In documentation for gdal_calc it is stated Command line raster calculator with numpy syntax. Later on there are few examples where in one of them:

gdal_calc.py -A input.tif --outfile=result.tif --calc="A*(A>0)" --NoDataValue=0 - means set values of zero and below to null

Unfortunately there is no example on logical operators like:

--calc="A*(A>0 and A>B)"- means keep A if A bigger zero and bigger B and set the rest to null

Based on Numpy/Scipy logic functions I would expect to write logical operators as:


I tried this and it seems to work but I would like to be assured that is correct.

In the similar way if you want minimum of A and B:


You can just write:


My issue is I can't find any cookbook to make sure I get this right. Is there some good cookbook with advanced examples of what is and is not possible with gdal_calc?


4 Answers 4


In the source for gdal_calc.py, the calculation is made directly using eval:

myResult = eval(opts.calc, global_namespace, local_namespace)

That would suggest that any well-formed expression that also evaluates on the command line will work. According to the documentation, you may use gdalnumeric syntax with +-/*, and/or numpy functions. You can test your functions using small dummy arrays in the interactive shell, then use the same calls in gdal_calc.

Keep in mind that chaining together multiple numpy functions is likely to produce temporary in-memory arrays that can substantially increase memory usage, especially when dealing with large images.

You can look at the numpy documentation for a list of all the functions: routines. The ones you are after are likely here: math or here: routines.logic.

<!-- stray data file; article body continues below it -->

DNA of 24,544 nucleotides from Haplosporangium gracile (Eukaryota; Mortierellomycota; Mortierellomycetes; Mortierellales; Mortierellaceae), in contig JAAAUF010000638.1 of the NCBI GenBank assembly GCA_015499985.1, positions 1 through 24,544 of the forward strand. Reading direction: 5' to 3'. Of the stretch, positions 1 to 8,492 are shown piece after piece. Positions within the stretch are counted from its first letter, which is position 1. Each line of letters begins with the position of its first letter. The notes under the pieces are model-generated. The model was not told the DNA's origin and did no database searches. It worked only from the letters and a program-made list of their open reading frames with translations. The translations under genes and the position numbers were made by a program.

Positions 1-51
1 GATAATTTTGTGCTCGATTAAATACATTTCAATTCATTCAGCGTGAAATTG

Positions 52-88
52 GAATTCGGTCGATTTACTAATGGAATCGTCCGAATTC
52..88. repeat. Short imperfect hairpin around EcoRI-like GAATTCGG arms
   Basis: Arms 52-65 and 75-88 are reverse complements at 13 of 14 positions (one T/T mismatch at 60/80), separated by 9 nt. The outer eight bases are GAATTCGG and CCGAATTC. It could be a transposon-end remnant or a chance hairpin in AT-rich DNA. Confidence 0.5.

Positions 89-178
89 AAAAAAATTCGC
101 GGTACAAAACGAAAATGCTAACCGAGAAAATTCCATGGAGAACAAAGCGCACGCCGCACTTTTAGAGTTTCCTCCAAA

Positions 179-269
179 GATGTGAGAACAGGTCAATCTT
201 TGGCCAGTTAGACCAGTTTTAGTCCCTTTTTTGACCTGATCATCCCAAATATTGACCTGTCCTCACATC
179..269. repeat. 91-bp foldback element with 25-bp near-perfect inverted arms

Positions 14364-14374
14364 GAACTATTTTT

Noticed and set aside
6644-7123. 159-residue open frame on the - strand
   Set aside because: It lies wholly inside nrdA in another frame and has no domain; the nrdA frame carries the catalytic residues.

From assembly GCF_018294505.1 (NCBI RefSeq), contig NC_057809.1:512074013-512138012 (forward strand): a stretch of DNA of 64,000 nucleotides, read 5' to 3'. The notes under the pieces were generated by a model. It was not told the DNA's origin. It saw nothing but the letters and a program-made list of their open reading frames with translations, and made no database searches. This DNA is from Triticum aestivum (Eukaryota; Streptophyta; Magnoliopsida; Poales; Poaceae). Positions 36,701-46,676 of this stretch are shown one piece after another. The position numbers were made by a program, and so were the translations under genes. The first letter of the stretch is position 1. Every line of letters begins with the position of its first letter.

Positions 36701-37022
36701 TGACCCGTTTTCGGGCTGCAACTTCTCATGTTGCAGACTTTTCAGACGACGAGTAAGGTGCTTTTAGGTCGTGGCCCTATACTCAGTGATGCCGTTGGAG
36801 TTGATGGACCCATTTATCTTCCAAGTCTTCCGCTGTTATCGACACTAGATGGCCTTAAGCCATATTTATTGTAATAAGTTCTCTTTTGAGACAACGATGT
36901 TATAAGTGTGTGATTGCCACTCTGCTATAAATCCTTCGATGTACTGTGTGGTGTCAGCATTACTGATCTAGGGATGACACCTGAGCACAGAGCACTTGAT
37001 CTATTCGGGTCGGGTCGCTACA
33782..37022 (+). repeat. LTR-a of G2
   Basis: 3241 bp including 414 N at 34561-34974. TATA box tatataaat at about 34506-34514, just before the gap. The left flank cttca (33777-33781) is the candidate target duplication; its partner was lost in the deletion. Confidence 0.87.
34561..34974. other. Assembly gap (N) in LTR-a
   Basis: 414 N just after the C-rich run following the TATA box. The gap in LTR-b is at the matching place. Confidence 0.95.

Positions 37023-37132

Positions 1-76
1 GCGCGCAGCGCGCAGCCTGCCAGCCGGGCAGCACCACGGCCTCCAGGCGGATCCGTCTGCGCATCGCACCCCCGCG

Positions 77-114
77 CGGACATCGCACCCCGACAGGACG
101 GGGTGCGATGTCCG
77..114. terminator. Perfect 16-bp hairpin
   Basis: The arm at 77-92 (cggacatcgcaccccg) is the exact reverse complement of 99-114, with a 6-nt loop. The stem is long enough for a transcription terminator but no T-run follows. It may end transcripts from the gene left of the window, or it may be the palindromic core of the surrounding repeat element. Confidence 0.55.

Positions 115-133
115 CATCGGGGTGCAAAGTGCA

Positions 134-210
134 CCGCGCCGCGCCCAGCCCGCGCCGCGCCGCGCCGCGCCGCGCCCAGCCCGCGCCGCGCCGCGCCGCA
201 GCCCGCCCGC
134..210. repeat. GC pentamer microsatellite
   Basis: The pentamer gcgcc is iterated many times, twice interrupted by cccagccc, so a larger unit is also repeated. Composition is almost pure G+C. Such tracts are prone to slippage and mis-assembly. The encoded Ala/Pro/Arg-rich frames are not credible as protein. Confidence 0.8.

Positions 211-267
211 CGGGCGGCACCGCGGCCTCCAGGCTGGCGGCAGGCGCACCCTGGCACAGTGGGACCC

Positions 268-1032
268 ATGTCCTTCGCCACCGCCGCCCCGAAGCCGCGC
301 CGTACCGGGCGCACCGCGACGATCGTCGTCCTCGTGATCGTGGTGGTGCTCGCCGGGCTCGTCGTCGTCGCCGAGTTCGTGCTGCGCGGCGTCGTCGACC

This is where functions like minimum are coming from, it's just that the namespace is already imported. Really, it's numpy.minimum, etc

  • 1
    Thank you Ben, that is another way I did not have a clue about. Still after some cookbook which would explain what is possible to use, because eval does not include minimum() etc functions which are actually possible to use in expression.
    – Miro
    Commented Aug 5, 2016 at 19:47

Following on from Benjamin's answer, you can use logical_or() or logical_and(). See http://docs.scipy.org/doc/numpy/reference/routines.logic.html. The following example worked nicely for me. This sets all values between 177 and 185 (inclusive) to 0, which is then treated as nodata.

gdal_calc.py -A input.tif --outfile=output.tif --calc="A*logical_or(A<=177,A>=185)" --NoDataValue=0

I had a raster where values ranged between -1 and 3 where zero is a valid number. I had some problems making a gdal_calc expression so made this fast and furious solution.

#!/usr/bin/env python3

fileNameIn = "/tmp/geotiff/Global_taxonomic_richness_of_soil_fungi.tif"
fileNameOut = "/tmp/geotiff/Global_taxonomic_richness_of_soil_fungi.tiff"
noDataValue = -3.4028234663852886e+38

from osgeo import gdal
import numpy

src_ds = gdal.Open(fileNameIn)
format = "GTiff"
driver = gdal.GetDriverByName(format)
dst_ds = driver.CreateCopy(fileNameOut, src_ds, False ,dst_options)

# Set location
# Set projection
srcband = src_ds.GetRasterBand(1)

dataraster = srcband.ReadAsArray().astype(numpy.float)
#Rplace the nan value with the predefiend noDataValue


dst_ds = None

This is yet another way that works to do it. I'm using GDAL via QGIS in PyQGIS. Anything can be specified in the 'FORMULA'.

surfaceA = 'P:/70210 Severn Trent Groundwater Map/GIS/OS_100k_WaterFeatures_Tamworth_DTM_interpolated_50mRes_WOCanal.tif'
surfaceB = 'P:/70210 Severn Trent Groundwater Map/GIS/Main_river_points_DTM_inTamworth_interpolated_50mRes.tif',
    {'INPUT_A': surfaceA,
     'INPUT_B': surfaceB, 

Your Answer

By clicking “Post Your Answer”, you agree to our terms of service and acknowledge you have read our privacy policy.

Not the answer you're looking for? Browse other questions tagged or ask your own question.